In July 1862, Forrest won the First Battle of Murfreesboro, causing the defeat and surrender of some 900 Federal troops under the command of Brig. Gen. Thomas Turpin Crittenden with all their armaments. During the Vicksburg Campaign he led his cavalry deep behind the Union lines; discomfiting Grant’s plans with mobile raids behind Union lines. His greatest victory came in 1864, at the Battle of Brice’s Crossroads. Here with a mere 3,500-man force he defeated 8,500 men under Gen. Samuel D. Sturgis. Using superior tactics and mobility, he captured 16 artillery pieces, 176 wagons and 1,500 stands of small arms; inflicting on Sturgis’ force 223 killed, 394 wounded and 1,623 men missing (for a cost of only 96 Confederates killed).
Forrest spent the remainder of the war playing hit-and-run against vastly superior Union forces; causing a frustrated Sherman to call him “That devil, Forrest”. Though he never had more than a light division’s worth of troops under his command, and was constantly hampered by the orders of generals inferior to himself in ability, he ended the war as perhaps the most feared commander on either side. When asked after the war what the secret to his success was, he responded, “By getting there first with the most men.” (Not, as often quoted, “Git thar firstest with the mostest!”)
In 1866, after the end of the war, Forrest is alleged to have joined the newly formed Ku Klux Klan (KKK). It is thought that Forrest spent some two years with the KKK, before disbanding the group (though it continued on in other forms to this day). Forrest however, in testimony before Congress in 1871, denied association with the Klan. In 1875, Forrest attended a racial reconciliation meeting with black southerners; for which he was criticized by white racists. His speech, which was characterized by the New York Times as “friendly”, seems to make clear that he was at odds with the goals of the Klan then and later:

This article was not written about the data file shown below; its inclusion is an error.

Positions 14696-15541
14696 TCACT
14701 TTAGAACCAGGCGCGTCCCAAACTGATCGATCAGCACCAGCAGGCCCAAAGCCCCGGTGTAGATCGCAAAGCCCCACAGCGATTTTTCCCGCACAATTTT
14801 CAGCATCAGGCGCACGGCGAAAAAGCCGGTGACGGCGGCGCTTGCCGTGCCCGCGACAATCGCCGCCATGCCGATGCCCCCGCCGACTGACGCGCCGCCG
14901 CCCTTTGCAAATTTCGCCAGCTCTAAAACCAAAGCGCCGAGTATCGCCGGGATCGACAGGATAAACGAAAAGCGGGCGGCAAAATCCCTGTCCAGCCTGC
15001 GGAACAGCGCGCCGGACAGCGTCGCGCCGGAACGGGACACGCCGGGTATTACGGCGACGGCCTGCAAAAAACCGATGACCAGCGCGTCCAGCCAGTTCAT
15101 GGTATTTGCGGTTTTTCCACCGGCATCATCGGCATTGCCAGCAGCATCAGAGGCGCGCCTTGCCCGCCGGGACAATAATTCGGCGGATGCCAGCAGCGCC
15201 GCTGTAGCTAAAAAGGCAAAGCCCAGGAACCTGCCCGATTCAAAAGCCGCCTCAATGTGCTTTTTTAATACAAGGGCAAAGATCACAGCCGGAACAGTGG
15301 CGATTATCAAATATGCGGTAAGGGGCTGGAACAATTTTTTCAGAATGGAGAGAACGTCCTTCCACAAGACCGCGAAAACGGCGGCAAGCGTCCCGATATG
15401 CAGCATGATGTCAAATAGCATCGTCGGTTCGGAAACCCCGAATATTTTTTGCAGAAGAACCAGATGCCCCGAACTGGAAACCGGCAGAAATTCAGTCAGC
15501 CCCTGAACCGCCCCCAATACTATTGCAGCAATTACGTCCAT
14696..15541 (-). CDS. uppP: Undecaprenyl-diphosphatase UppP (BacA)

I will say to you and to the colored race that men who bore arms and followed the flag of the Confederacy are, with very few exceptions, your friends. I have an opportunity of saying what I have always felt – that I am your friend, for my interests are your interests, and your interests are my interests. We were born on the same soil, breathe the same air, and live in the same land. Why, then, can we not live as brothers? I will say that when the war broke out I felt it my duty to stand by my people. When the time came I did the best I could, and I don’t believe I flickered. I came here with the jeers of some white people, who think that I am doing wrong. I believe that I can exert some influence, and do much to assist the people in strengthening fraternal relations, and shall do all in my power to bring about peace. It has always been my motto to elevate every man and to oppress none. (Applause.) I want to elevate you to take positions in law offices, in stores, on farms, and wherever you are capable of going…When I can serve you I will do so. We have but one flag, one country; let us stand together. We may differ in color, but not in sentiment.
Forrest died two years later, in 1877.
Forrest’s views on race or negro rights, and his connection (or not) with the KKK are still the subject of controversy. What is not in dispute is his amazing ability to discomfit his enemies by rapid maneuver and sudden and unexpected attack. He practiced lightning warfare 80 years before the German blitzkrieg; a man born generations before his time. No less a judge than his old adversary, Sherman, gave him a fitting epitaph:
“He (Forrest) was the most remarkable man our Civil War produced on either side.”
HERE IS MORE ON THE GREAT CAPTAINS OF HISTORY: